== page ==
Sometimes a bird in the hand is worth an unknown number in the bush, but this is one expensive bird for Boston Scientific (NYSE:BSX). Rather than roll the dice with a jury trial to determine patent-violation damages for the company's drug-eluting stents, Boston Scientific settled its dispute with Johnson & Johnson (NYSE:JNJ) for $1.725 billion.

That's on top of the $716 million that Boston Scientific agreed to pay Johnson & Johnson last year to settle other patent issues. I understand the allure of negotiating damages rather than leaving it up to a jury, but so far it's been very expensive for Boston Scientific. Shareholders will determine whether or not this payment, as explained by CEO Ray Elliott's comments, "We have recently made a concerted effort to mitigate risk throughout the Company, including litigation risk. ... We believe today's settlement -- while substantial -- is in the best interest of the Company and its shareholders," really is in their best interest. So far, the vote is against the company.

Part of that might be the fact that, as of September, Boston Scientific didn't have the whole $1.7 billion in cash. So, Johnson & Johnson is putting Boston Scientific on an installment plan. Boston Scientific will pay $1 billion today -- $800 million from cash on hand and $200 million from its credit facilities -- and the balance, including $20 million in interest, by the first week in January 2011.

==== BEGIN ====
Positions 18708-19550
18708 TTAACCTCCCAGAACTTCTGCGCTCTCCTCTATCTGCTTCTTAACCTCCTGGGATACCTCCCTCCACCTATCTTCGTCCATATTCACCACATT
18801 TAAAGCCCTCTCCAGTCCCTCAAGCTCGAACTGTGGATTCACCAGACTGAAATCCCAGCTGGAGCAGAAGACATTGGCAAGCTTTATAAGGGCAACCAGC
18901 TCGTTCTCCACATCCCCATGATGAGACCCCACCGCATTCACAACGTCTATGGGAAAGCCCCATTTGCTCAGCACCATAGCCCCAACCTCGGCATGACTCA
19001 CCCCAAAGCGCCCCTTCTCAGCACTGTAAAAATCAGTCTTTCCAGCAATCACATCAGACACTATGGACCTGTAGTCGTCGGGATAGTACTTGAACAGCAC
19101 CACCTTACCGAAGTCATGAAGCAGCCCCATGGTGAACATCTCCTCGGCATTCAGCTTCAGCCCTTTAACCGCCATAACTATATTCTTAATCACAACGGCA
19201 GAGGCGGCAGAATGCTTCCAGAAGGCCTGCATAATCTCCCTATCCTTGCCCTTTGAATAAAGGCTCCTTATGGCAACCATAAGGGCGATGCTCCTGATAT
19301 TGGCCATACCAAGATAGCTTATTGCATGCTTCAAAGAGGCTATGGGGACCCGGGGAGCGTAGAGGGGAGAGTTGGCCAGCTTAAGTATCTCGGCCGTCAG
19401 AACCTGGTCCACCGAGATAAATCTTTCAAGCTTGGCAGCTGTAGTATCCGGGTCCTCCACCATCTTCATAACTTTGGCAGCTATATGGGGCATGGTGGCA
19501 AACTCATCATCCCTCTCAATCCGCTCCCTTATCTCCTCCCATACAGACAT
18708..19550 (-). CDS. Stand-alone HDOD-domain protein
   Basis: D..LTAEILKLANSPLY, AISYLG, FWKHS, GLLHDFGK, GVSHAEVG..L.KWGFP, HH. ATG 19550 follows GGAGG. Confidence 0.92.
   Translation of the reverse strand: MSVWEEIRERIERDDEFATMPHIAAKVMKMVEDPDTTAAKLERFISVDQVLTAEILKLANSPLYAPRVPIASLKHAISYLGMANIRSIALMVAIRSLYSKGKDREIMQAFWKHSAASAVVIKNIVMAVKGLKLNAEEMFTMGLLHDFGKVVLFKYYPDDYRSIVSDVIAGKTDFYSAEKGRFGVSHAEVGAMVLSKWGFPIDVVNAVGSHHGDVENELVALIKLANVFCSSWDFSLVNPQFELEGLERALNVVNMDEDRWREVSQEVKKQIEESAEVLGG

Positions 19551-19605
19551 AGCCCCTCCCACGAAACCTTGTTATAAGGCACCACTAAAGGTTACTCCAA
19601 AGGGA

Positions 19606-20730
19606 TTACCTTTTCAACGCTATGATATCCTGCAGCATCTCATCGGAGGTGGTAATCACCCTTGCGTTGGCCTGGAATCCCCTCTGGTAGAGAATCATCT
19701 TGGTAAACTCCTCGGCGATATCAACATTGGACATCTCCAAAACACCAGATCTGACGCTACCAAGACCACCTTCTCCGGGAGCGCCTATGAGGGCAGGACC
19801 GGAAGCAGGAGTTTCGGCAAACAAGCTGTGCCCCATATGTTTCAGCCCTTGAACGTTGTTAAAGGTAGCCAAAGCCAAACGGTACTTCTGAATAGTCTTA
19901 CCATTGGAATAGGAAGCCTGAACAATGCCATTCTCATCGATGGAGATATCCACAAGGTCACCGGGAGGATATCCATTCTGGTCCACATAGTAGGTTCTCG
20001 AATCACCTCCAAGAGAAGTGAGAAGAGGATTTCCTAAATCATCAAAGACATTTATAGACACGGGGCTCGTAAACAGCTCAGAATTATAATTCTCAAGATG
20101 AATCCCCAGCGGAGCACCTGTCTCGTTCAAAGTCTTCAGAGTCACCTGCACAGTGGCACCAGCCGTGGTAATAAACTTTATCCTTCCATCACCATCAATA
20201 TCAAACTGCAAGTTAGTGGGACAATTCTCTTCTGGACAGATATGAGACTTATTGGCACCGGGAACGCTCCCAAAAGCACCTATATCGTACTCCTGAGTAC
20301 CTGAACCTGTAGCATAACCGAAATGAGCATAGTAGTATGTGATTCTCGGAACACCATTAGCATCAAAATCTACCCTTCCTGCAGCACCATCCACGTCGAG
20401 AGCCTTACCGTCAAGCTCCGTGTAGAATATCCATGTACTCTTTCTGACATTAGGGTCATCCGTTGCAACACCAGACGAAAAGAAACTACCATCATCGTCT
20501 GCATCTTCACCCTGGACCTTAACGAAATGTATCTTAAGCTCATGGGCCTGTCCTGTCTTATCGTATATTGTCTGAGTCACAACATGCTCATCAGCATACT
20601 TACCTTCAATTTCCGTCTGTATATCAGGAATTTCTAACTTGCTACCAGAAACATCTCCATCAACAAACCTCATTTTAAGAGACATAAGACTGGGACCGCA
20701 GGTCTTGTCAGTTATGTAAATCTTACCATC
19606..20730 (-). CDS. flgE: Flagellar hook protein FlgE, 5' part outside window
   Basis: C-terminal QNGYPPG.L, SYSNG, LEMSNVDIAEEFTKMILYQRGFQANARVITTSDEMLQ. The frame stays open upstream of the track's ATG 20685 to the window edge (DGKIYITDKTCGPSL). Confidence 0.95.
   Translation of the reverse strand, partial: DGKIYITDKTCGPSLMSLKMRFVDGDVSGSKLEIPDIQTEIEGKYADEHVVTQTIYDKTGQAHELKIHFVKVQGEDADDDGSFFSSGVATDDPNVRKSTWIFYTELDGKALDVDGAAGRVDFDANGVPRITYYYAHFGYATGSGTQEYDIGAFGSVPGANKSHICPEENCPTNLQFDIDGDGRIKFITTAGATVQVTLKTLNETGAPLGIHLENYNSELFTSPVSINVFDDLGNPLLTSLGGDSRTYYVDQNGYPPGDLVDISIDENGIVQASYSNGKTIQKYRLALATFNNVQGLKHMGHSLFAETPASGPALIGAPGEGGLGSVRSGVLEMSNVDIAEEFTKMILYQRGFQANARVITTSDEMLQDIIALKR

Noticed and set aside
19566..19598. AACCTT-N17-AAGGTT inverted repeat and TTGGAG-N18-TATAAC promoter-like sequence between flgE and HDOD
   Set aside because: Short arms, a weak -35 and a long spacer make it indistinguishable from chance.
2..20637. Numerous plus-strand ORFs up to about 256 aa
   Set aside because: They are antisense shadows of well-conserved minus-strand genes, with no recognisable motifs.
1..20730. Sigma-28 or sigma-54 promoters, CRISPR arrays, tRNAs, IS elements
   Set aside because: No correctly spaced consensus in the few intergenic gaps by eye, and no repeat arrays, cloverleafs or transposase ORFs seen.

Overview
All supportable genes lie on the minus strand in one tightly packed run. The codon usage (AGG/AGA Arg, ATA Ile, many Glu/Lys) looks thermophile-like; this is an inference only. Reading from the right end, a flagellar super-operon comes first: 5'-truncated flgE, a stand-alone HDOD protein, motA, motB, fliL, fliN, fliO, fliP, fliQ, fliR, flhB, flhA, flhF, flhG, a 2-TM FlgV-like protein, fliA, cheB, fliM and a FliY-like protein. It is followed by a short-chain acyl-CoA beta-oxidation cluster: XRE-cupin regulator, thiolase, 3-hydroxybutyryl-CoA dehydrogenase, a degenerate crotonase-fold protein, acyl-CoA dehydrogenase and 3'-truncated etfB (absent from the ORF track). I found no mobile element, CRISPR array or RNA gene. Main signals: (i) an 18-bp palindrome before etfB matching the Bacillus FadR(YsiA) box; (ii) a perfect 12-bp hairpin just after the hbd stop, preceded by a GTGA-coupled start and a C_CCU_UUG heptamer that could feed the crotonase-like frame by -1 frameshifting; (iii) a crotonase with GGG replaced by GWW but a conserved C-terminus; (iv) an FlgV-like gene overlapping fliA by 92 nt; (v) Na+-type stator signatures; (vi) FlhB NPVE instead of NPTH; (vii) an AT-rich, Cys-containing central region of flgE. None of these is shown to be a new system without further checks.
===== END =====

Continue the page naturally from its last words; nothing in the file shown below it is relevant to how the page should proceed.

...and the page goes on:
No matter when the payments are made, it's still going to do a number on Boston Scientific's balance sheet. The company had been doing well paying down the debt from its acquisition of Guidant, but this large settlement will have it headed in the wrong direction.


Dec 2006 (in billions)

Dec 2007

Dec 2008

Sept 2009


Cash and Short-Term Investments






Total Debt






Net Cash






Source: Capital IQ, a division of Standard & Poor's.
*Ignores significant changes in cash or debt positions between 9/09 and today's announcement.

Boston Scientific says the settlement won't have an impact on its debt covenants and it'll be able to refinance debt that's due next year, but that may be the least of Boston Scientific's worries. Any cash flow used to settle patent litigation isn't available to make strategic purchases. While Boston Scientific is paying down debt, Johnson & Johnson, Medtronic (NYSE:MDT), St. Jude Medical (NYSE:STJ), and the like will be adding new externally developed technology to their pipelines.

Worse yet, the patent infringement settlements may not be over. The settlement covers violations for Boston Scientific's Taxus brands of drug-eluding stents, but Johnson & Johnson still has a lawsuit pending that claims Boston Scientific's new stent, Promus, violates Johnson & Johnson's patents. Abbott Labs (NYSE:ABT) markets the same stent under a different name, Xience, and is also being sued by Johnson & Johnson.

Investors can only hope that any future risk-mitigation strategy isn't as costly.

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Fool contributor Brian Orelli, Ph.D., doesn't own shares of any company mentioned in this article. Johnson & Johnson is an Income Investor recommendation. The Fool owns shares of and has written puts on Medtronic and has a disclosure policy.